The COVID-19 experience can also help students truly understand the concept of globalization, says Christy Kollath-Cattano, who directs the Public Health Program.
“Things that occur in other parts of the world can and do impact their lives,” Kollath-Cattano says. “My global health students understand that, and they know it’s important to pay attention to what happens in the wider world.”
She adds that the pandemic “provides numerous opportunities for students to engage in critical thinking. They’re learning to think about the root causes and impacts of the pandemic, as well as how it is being portrayed by different entities, such as the news media, politicians and scientists. Inequality is a key concept here and students can consider what populations are being or will be more negatively impacted and why. All of that is based in critical thinking.”
Helping students understand the social impacts of the pandemic is what sociology professor Deborah Auriffeille has focused on. For her Introduction to Sociology class, she says she’s replacing some curriculum about economic stratification with a recent article about how the current pandemic is connected to and will exacerbate inequality. Auriffeille set up an online discussion board for her class where her students can connect material from their coursework to what they are learning about and/or experiencing with the pandemic.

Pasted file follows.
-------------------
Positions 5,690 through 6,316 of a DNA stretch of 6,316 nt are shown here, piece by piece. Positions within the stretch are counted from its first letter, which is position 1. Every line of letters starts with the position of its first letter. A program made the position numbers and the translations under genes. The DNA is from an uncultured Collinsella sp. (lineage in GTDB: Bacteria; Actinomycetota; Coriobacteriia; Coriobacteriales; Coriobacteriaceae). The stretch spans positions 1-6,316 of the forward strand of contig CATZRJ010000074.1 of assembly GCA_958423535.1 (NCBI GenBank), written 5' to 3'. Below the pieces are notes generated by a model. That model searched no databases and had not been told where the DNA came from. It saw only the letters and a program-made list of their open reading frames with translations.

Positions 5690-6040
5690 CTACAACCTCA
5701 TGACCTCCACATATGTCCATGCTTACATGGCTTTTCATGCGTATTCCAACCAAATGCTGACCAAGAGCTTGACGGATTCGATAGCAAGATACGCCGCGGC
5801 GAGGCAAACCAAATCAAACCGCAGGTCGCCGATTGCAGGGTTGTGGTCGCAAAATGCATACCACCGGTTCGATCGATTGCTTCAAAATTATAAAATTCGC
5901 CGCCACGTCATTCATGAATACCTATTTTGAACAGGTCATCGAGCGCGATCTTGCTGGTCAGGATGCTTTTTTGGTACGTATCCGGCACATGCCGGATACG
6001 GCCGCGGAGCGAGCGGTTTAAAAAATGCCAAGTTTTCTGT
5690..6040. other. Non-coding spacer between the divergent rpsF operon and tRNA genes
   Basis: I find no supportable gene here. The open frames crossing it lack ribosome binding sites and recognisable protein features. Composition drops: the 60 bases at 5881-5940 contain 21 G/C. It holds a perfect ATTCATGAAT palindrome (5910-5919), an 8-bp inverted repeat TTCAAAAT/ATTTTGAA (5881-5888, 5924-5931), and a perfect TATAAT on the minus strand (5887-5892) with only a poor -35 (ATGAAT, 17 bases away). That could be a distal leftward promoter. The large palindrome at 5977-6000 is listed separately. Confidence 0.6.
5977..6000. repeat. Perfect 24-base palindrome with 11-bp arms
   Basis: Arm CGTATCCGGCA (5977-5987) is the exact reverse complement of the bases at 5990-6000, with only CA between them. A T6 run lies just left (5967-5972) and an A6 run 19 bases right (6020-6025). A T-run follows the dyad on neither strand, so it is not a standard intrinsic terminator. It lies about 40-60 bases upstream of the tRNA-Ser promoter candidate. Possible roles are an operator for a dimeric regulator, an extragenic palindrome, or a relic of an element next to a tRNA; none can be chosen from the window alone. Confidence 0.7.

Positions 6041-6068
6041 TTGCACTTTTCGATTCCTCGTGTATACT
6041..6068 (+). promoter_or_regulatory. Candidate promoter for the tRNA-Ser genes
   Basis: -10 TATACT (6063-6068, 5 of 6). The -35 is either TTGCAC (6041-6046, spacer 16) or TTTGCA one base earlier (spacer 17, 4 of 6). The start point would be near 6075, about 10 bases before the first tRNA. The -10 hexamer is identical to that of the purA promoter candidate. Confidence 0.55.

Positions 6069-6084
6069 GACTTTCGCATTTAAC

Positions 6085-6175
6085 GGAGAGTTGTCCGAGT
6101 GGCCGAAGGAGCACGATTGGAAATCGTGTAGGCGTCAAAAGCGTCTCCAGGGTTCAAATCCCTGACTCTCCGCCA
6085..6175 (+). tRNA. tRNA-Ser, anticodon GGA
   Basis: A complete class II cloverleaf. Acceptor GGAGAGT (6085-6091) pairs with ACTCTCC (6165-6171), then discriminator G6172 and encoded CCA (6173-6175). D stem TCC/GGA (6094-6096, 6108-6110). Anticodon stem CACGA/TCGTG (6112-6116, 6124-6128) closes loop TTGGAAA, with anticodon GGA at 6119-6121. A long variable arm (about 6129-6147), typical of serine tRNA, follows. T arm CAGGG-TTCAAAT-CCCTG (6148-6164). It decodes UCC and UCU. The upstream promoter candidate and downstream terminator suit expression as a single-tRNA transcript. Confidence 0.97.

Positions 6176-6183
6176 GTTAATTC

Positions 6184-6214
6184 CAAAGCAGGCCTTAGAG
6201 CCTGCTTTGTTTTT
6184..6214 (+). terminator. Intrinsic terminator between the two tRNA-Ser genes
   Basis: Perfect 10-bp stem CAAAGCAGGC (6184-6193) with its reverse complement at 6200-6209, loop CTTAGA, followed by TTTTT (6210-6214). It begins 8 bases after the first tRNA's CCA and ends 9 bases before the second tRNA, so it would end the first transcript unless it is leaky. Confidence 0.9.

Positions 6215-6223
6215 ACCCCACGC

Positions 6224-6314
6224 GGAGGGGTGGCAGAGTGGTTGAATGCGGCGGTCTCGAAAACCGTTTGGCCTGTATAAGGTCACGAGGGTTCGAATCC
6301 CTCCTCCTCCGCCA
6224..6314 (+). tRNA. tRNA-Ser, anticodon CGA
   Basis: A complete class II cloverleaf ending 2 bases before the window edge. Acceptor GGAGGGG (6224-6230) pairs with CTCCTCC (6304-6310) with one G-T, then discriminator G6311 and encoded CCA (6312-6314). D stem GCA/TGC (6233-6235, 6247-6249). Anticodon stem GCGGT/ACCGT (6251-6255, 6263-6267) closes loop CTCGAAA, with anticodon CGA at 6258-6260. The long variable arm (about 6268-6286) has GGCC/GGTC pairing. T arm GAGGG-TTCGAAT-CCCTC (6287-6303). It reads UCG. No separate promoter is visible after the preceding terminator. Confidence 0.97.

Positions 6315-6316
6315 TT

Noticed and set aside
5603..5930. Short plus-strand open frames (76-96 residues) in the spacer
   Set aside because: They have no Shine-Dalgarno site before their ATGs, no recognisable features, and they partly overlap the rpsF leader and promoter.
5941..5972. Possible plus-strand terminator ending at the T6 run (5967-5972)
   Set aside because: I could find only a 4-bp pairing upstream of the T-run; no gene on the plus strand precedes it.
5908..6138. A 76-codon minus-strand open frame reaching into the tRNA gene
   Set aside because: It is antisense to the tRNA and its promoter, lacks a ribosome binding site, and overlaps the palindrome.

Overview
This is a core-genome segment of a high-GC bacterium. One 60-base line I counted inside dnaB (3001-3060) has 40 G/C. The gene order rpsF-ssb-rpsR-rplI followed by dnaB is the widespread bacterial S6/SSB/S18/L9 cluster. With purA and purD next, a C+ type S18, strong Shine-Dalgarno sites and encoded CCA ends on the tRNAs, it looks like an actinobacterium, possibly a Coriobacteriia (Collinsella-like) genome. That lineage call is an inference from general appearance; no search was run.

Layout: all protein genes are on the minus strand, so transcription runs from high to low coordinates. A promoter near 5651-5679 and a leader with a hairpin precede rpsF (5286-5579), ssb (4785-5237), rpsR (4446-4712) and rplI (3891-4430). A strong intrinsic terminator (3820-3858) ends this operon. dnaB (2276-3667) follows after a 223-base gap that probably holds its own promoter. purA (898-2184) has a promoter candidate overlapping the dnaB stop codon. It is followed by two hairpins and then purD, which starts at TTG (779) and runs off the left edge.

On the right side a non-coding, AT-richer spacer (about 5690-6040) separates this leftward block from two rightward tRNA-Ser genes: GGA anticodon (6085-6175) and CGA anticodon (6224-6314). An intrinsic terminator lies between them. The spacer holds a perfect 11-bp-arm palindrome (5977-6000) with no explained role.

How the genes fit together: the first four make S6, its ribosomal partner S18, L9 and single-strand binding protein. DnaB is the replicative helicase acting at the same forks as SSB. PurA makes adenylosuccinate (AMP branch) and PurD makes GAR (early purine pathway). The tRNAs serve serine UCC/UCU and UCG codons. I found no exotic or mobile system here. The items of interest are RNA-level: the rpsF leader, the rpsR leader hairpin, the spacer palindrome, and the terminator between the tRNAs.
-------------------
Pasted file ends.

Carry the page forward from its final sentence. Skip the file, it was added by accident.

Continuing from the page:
And finally, another public health professor, Leslie Hart, has warned her students that the COVID-19 pandemic is quite possibly the most disruptive event they will experience in their lives. But, she also told them that it presents a formative opportunity for them.